On Irma’s wall hung some old tinted photographs of Louis, in large, ornate Second Empire frames, like paintings: as a child, in a velvet suit, by his rocking-horse, his stare imperiously blue, his hair brushed painfully down; and Monsieur Bos, very much the respectable nineteenth century businessman in neat beard and smart suit, but still with that imperious blue gaze. Fashionably freethinking, a member of the Radical Party (which despite its fire-breathing name was more what people might call centre left, these days), he was also agnostic and a Freemason—at least until his deathbed. As well, though, Louis indulged the sentimental Catholicism and highly burnished respectability within his family.
For him, Irma must have been both a breath of heady new century’s air–and the continuation of a well-upholstered tradition. He had soon safely installed her as his mistress in a smart new apartment in faraway Toulouse and bought her the lease on a millinery shop so that she could hold her head high and have no-one gossip about her as a ‘kept’ woman.
We may imagine that single motherhood was a heavy cross to bear in such a time; but Irma never showed any bitterness or regrets, and there was certainly nothing of the victim or the statistic about her. Her history was no shameful secret but was openly talked about. And she accepted it with humour and practicality; indeed, she took my mother aside, just before she and my father were married, and said to her(much to Maman’s sardonic indignation), “My dear Gisele, you must remember the nature of men, and not see too much!”
Irma’s and Louis’ only child, my grandmother Marie-Louise, familiarly known as Zou (and Mamizou to us children, later), grew up as the enchantingly pretty blond only child of a union that despite time and Louis’ incorrigibly-roving eye, never faded away. Louis visited his second family frequently, and idolised his pretty daughter. Every time he came, he brought the child and her mother boxes of pretty dresses and jewellery and flowers and comfits, and paid for many expensive studio photographs of Zou at every conceivable age, sometimes alone, sometimes with her mother, exquisite yet robust decorations that he kept with him. He was rewarded with Zou’s letters, written in unsteady curly writing on scented pale paper, which always began: Mon cher petit Papa. . . But all that time, Irma and Louis stayed unmarried to each other; Monsieur Bos had a respectable family and business life to maintain. In fact, some years after Zou’s birth, Louis’ seventh legitimate child was born! It was not until after Zou’s marriage to the glamorous and wealthy Robert-Rene Masson, my grandfather, that Louis’ long-suffering wife finally tired of his doings, threw him out and divorced him, and he was finally forced into dissolving his double life. So finally he became Irma’s lawfully wedded husband.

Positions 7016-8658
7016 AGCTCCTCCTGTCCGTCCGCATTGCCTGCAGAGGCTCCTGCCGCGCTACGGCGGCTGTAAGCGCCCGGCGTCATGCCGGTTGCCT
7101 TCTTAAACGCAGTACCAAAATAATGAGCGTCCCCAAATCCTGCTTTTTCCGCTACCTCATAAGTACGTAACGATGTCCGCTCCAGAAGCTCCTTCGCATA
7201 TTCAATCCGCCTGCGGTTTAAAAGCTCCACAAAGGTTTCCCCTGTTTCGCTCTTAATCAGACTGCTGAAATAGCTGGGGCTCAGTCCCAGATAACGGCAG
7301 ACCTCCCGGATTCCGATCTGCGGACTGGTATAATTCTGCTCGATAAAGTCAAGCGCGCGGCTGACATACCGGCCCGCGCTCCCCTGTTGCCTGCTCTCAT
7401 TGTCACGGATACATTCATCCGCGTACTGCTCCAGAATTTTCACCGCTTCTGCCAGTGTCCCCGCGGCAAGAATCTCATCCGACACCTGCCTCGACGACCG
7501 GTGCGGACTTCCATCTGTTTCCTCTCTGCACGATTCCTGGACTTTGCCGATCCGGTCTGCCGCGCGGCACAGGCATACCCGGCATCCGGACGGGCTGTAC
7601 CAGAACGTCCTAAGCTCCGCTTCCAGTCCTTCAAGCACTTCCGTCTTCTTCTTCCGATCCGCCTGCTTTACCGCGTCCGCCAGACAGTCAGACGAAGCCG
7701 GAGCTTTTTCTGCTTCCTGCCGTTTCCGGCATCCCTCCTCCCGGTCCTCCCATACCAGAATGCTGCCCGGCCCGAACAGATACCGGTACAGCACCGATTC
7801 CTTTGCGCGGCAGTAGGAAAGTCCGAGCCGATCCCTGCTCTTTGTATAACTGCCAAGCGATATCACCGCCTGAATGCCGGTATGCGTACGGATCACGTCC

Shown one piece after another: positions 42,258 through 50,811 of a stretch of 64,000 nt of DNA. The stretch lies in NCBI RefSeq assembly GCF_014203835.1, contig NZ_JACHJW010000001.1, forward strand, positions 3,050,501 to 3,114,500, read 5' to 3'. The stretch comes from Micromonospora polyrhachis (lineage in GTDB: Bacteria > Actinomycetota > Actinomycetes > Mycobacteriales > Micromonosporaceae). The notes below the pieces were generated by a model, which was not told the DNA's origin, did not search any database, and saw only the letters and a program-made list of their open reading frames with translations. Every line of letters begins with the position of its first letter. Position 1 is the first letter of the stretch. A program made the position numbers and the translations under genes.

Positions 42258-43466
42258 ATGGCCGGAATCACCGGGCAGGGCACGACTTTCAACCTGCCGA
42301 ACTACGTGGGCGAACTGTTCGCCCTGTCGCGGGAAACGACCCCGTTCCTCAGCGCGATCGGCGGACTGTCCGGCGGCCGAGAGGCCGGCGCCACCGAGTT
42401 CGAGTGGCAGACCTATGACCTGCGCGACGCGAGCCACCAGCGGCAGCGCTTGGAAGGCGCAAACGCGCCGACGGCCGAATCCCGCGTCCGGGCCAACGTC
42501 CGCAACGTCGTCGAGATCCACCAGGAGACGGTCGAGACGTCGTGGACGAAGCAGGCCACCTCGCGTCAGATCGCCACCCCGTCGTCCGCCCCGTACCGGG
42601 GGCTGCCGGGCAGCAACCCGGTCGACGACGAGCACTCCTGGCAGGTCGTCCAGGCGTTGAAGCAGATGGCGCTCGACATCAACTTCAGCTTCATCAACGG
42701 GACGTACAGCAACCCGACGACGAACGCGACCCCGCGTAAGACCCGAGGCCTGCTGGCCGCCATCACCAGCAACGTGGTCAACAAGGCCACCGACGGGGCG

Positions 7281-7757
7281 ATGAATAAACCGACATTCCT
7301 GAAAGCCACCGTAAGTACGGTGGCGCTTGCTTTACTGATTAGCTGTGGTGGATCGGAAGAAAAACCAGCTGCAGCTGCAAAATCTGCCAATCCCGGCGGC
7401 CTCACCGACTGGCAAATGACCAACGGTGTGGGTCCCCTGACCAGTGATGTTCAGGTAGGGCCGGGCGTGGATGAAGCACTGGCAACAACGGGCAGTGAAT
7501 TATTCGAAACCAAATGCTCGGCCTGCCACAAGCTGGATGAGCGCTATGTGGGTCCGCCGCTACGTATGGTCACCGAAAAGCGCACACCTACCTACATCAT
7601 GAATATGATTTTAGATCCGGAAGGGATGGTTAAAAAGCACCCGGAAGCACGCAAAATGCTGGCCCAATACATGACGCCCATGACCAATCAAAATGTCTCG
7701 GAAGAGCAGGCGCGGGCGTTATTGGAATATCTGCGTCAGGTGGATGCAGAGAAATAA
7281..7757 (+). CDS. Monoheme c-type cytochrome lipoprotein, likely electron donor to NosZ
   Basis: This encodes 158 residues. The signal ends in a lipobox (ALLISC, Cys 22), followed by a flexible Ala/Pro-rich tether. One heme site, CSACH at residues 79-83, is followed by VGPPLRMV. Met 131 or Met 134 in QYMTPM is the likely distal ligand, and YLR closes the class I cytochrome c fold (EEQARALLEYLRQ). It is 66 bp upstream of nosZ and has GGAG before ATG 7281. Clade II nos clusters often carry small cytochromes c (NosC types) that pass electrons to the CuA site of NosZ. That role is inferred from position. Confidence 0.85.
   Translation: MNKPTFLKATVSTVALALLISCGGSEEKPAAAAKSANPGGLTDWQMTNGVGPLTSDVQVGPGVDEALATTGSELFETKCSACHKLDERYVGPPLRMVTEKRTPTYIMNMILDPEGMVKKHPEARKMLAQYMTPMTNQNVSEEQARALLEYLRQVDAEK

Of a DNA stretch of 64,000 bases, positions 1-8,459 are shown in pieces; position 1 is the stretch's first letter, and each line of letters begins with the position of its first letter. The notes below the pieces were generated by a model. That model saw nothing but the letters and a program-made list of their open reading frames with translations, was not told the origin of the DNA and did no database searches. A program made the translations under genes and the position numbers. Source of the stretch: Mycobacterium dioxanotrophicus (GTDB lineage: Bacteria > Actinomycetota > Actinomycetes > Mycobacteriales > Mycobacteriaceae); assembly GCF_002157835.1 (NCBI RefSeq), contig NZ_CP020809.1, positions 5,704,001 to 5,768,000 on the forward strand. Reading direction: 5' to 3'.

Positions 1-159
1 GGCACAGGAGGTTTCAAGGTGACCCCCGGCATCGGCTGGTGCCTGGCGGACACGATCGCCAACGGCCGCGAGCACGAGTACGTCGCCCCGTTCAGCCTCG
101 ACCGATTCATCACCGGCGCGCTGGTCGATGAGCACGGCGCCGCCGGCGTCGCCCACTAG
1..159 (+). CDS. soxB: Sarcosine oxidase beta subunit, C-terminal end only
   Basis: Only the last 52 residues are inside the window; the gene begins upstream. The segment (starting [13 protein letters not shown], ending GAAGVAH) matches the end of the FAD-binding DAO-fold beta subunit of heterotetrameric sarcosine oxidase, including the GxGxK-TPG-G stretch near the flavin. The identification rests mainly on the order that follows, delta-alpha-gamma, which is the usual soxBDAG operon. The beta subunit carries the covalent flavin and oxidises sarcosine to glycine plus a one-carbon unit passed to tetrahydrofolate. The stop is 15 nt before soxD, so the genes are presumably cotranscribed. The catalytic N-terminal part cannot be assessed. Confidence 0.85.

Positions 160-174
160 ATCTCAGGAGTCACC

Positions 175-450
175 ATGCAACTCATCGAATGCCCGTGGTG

Louis died long before his daughter’s brilliant marriage shattered into a thousand wounding pieces after the traumas of World War Two. The last years of his life were spent held in the sweet protection of Irma. He no longer had any money of his own. So he was dependent on the tidy income Irma had made first from the millinery shop, then, when that was sold, from the cunning real estate investments she made. Louis was proud of Irma, as he was proud of Zou; perhaps he recognised in both of them the sound business sense he lacked himself. But he also considered himself tamed, not broken; and Irma’s final years with him were full of the comfortable irritation of his attempts at further gallant adventures. But he was also a devoted father and grandfather; my father speaks of him very fondly.
Irma’s parents had been heartbroken at first by their daughter’s state of sin. This was not what they had intended for their golden girl. But they were peasants, not vaporously respectable bourgeois; continuity, whether legitimate or not, was the important thing. So they welcomed first Zou, then Zou’s children. My father, escaping from the painful ambiguities of his parents’ later history, for ever after saw the holidays he had spent on the little Aveyron farm as not only his personal golden age, but a glimpse into a vanished national golden age. They were representatives of the true France, for him, eternally patient, enduring France. But Irma herself never spoke of them; she did not contradict her beloved grandson Georges when he waxed lyrical about the feeling of fresh pump water on his head in the morning, and the warm smell of milking cows, but tilted her head just like in the photos, that look I had thought of as showing the peasant toughness under the sculpted polish.
Now, I wonder if it was not that; but a kind of crystalline tenderness that lived à fleur de peau in my great-grandmother: just under the hollows where her raindrop necklace lay.